In Bowers’ essay, for example, there is an explorative move toward contextualising cultural and ecological understandings. I initially see this as a spectrum with ‘humanity’ emitting phosphorescent interference between the atmospheric/geographic layers, to represent what I read as the confused intercourse between the mindedness of logicality and the embodiedness of generativity. Following Bowers’ arguments, I go on to re-read the spectrum ‘chaoplexly’ in a more fractal-like fashion to think about as-yet unimagined dimensions of ecology. However, reading (backward to) the editors’ problematic ‘Metaphor matters,’ which introduces both the chapter and the significance of how metaphors matter for understanding “in the literal sense that they have material effects” (p. 73), I draw another image that registers the increasingly tenuous balance between the culture of technology and ecology of life. Then, reading (forward to) Ellen Wickersham’s “Perspective on Bowers,” which –critically – reviews the essay, another view emerges. Wickersham’s re-view invites me to re-consider Bowers’ cultural and ecological metaphors in the context of a technological world potentially inhabited by a ‘demiperson’, and a society questioning “whether the computer is becoming an appendage of us or whether we are merging with the computer” (p. 88). The curriculum matter for Wickersham is how to make meaning in a world that challenges “our very concept of identity-making” (p. 88).
Cole and O’Riley also find identity-making and curriculum, or “krklm: a neo-retro-paramorphopoeic radical originating in the future” (p. 134), a matter of concern. The editors’ introductory problematic to this chapter is titled “A question of genre” and they stimulate me to think about “wordless representations of curriculum.” They also observe that Cole and O’Riley use words, although “Their chapter is and is not prose. That’s what we like about poets. We can’t make up their minds” (p. 130).
I like to think of Cole and O’Riley’s words as ‘proemial,’ a word the Concise Oxford Dictionary describes as referring to “ a preface or preamble to a book or speech,” and deriving from the Greek pro ‘before’ and oime ‘song’. Proemial suits the sonorous textones of Cole and O’Riley’s generatively chaotic and complex word-plays
what about hearing colour or feeling its subtle shades feeling timbre
And, here is my imagining of their suggestive word-land.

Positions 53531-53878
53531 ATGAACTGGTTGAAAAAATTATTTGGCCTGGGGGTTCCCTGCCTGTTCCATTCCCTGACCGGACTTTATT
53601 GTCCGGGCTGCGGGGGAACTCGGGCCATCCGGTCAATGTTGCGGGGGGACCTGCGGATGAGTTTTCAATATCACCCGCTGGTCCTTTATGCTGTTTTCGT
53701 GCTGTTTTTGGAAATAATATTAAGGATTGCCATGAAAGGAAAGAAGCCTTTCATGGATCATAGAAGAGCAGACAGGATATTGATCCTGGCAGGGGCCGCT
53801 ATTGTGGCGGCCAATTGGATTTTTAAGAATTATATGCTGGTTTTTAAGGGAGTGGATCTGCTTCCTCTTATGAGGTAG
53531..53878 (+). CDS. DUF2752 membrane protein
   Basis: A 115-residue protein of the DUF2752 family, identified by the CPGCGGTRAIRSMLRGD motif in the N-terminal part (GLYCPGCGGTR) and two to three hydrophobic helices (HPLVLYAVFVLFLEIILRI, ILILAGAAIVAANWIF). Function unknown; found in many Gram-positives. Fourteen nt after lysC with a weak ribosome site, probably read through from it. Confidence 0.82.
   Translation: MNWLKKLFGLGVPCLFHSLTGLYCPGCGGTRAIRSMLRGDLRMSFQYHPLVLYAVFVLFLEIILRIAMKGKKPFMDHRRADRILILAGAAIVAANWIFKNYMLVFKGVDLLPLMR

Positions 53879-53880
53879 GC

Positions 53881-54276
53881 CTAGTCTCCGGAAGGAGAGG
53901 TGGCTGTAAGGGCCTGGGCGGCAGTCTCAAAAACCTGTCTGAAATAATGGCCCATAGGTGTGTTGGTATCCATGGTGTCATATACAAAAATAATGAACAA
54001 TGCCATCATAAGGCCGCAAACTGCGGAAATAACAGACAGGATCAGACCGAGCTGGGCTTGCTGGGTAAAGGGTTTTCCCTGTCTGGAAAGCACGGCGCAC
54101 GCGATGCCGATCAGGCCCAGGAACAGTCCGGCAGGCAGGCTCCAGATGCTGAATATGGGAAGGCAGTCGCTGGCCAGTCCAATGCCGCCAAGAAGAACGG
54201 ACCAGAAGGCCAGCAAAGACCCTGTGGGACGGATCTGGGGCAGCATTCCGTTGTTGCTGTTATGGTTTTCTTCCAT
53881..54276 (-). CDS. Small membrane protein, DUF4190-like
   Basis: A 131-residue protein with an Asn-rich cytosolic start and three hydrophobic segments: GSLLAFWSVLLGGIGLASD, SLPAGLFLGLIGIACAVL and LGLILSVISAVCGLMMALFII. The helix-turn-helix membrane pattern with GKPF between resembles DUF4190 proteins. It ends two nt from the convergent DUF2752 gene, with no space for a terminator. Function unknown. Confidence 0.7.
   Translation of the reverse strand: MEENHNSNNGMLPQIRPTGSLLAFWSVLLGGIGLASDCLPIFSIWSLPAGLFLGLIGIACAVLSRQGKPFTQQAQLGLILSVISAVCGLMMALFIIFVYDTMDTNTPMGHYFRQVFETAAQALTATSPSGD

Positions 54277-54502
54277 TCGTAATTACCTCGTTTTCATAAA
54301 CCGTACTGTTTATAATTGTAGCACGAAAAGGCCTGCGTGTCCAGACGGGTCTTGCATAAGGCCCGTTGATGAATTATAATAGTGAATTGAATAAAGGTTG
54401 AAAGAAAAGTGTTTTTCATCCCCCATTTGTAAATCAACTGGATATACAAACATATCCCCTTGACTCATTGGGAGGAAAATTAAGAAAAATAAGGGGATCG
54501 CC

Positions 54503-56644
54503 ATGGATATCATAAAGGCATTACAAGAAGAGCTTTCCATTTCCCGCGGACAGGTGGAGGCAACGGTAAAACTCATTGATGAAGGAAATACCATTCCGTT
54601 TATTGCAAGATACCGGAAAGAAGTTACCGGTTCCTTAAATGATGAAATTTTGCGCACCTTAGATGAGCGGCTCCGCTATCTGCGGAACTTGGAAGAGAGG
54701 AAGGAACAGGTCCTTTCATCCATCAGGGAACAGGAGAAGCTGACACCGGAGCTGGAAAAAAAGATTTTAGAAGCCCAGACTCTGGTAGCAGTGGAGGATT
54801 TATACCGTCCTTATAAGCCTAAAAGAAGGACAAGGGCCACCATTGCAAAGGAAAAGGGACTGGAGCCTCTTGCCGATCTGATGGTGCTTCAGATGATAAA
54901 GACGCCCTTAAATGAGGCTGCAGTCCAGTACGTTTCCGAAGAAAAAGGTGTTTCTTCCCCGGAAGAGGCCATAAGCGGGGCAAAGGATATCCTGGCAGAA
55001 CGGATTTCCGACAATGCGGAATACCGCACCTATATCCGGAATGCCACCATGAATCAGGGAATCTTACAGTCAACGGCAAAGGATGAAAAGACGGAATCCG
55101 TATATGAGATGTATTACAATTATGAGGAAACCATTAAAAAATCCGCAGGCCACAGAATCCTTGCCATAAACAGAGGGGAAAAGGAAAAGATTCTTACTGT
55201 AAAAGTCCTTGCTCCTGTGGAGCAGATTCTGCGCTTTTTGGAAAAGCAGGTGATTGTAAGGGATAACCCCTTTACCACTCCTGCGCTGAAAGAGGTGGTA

Although Cole and O’Riley play an allegorical (Otis) Dewey (Esquire) as a tragic metaphor in their curriculum/krklm, other contributors follow Doll’s revelatory portrayal of John Dewey as a benign spectre hauntingly urging us to “‘practicalize’ Dewey’s vision, to put in place the concept of curriculum he could not” (p. 23). Doll follows this sentence with a clarification that this concept involves more than “mere mechanical adjustment; it is a reconceptualization of the very nature of curriculum,” which returns us to the gnarly crux of contemporary curriculum concepts– the incommensurable dys-junction of structural progress and poststructural process. CV’s wholistically declares its rhizomous journey to be poststructurally processual, and Doll sketches a map of generative potentiality with his ‘ five C’s’ for interpreting curriculum (pp. 42-52), which I visualise and paraphrase thus:
Currere describing curriculum reconceptualized – turning the course of progressive education towards learning and teaching as coursing processes.
Complexity describing structure reconceptualized – embodying simplicity within complexity and complexity within simplicity, recursively.
Cosmology describing ontology reconceptualized – re-vising the study of a unique uni-verse towards studying pluri-verse ubiquity.
Conversation describing discourse reconceptualized – speaking to processes of learning for knowing by re-writing the method of structuring knowledge.
Community describing humanity reconceptualized – re-generating understandings of human experiences of being.
CV’s writings suggest to me a syn-lysis/ana-thesis–like Cohen and Stewart’s sim-plexity/com-plicity–revealing an ecosmic scale to curriculum journeys, which extends far beyond the economic track our present purposive prescriptions promote. Whether it is in Gough’s essay on Globalization’s effects on notions of otherness, or in Cleo Cherryholmes’ pragmatic concern for the artistic and aesthetic to help understand ‘what to do,’ or in Molly Quinn’s ‘Wholly vision-ing’ of currere symbolised through ‘the legacy of the chariot,’ or in Donna Trueit’s summoning of the Muses to partake in conversations for sensuous responses to ‘the other, ’ to mention but a few, everywhere there are rhizomous paths and upshoots of ideas about ‘getting’ these visionary journeys. The editors’ stimulating introductions and the thirteen responsively enactive chapters in Curriculum Visions are a substantial and important guide for everyone interested in such journeys.
1. Doll elaborates on this complexity/simplicity paradox by referring to Jack Cohen and Ian Stewart’s (1994) coining of the words ‘complicity’ and ‘simplexity’. Doll notes that: “Each is designed to show the embeddedness of simplicity within complexity and of complexity within simplicity. These two form a union, not a discrete difference” (p. 45).
2. As the image linked to this word shows, a rhizome is a complex plant root structure that manoeuvres in a markedly different way to the centrally structured arborescent model. Deleuze and Guattari (1988) introduced the rhizome as an organising metaphor for their writing (pp. 3-25).
ReferencesCohen, J., and Stewart, I. (1994). The collapse of chaos: Discovering simplicity in a complex world. Viking: New York.
Deleuze, G., and Guattari, F. (1988). A thousand plateaus: Capitalism and schizophrenia. London: Athlone Press.
Escher, M. C. (1975). The graphic work of M. C. Escher: Introduced and explained by the artist. London & Sydney: Pan Books.
Grumet, M. (1988). Bitter milk: Women and teaching. Amherst: University of Massachusetts Press.
Le Guin, U. K. (1986). Always coming home. London: Gollancz.
Massumi, B. (1988). Translator's foreword: Pleasure of philosophy. In A thousand plateaus: Capitalism and schizophrenia (pp. ix-xix ). London: Athlone Press.
Pinar, W. F. (1994). The method of currere. In Autobiography, politics and sexuality: Essays in curriculum theory 1972-1992. (pp. 19-28). New York: Peter Lang.
About the AuthorWarren Sellers
Warren Sellers is a doctoral student in curriculum theory at Deakin University in Australia, who lives in Aotearoa-New Zealand. He is a Fine Arts graduate who worked in film, television, and other electronic media for twenty years before teaching. His present research is exploring visual narrative approaches to (de)conceptualising curriculum, especially through expanding notions of currere.